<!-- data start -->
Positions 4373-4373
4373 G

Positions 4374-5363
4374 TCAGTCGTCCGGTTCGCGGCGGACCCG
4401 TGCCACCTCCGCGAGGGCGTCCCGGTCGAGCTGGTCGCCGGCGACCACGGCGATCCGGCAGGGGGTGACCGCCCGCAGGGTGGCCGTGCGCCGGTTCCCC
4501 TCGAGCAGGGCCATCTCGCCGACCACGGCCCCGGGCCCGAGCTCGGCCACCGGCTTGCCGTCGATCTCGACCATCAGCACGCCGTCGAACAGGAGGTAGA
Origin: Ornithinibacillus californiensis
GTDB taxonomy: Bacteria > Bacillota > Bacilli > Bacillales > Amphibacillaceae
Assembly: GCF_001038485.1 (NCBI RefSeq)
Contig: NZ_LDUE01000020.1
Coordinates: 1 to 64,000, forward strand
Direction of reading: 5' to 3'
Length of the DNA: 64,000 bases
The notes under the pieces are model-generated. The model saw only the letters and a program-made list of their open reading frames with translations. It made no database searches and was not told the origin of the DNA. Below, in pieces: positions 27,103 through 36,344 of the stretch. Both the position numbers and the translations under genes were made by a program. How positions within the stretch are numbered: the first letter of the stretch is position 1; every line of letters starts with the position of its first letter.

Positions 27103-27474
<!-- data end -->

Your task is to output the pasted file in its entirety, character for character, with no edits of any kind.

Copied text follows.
Positions 4373-4373
4373 G

Positions 4374-5363
4374 TCAGTCGTCCGGTTCGCGGCGGACCCG
4401 TGCCACCTCCGCGAGGGCGTCCCGGTCGAGCTGGTCGCCGGCGACCACGGCGATCCGGCAGGGGGTGACCGCCCGCAGGGTGGCCGTGCGCCGGTTCCCC
4501 TCGAGCAGGGCCATCTCGCCGACCACGGCCCCGGGCCCGAGCTCGGCCACCGGCTTGCCGTCGATCTCGACCATCAGCACGCCGTCGAACAGGAGGTAGA
Origin: Ornithinibacillus californiensis
GTDB taxonomy: Bacteria > Bacillota > Bacilli > Bacillales > Amphibacillaceae
Assembly: GCF_001038485.1 (NCBI RefSeq)
Contig: NZ_LDUE01000020.1
Coordinates: 1 to 64,000, forward strand
Direction of reading: 5' to 3'
Length of the DNA: 64,000 bases
The notes under the pieces are model-generated. The model saw only the letters and a program-made list of their open reading frames with translations. It made no database searches and was not told the origin of the DNA. Below, in pieces: positions 27,103 through 36,344 of the stretch. Both the position numbers and the translations under genes were made by a program. How positions within the stretch are numbered: the first letter of the stretch is position 1; every line of letters starts with the position of its first letter.

Positions 27103-27474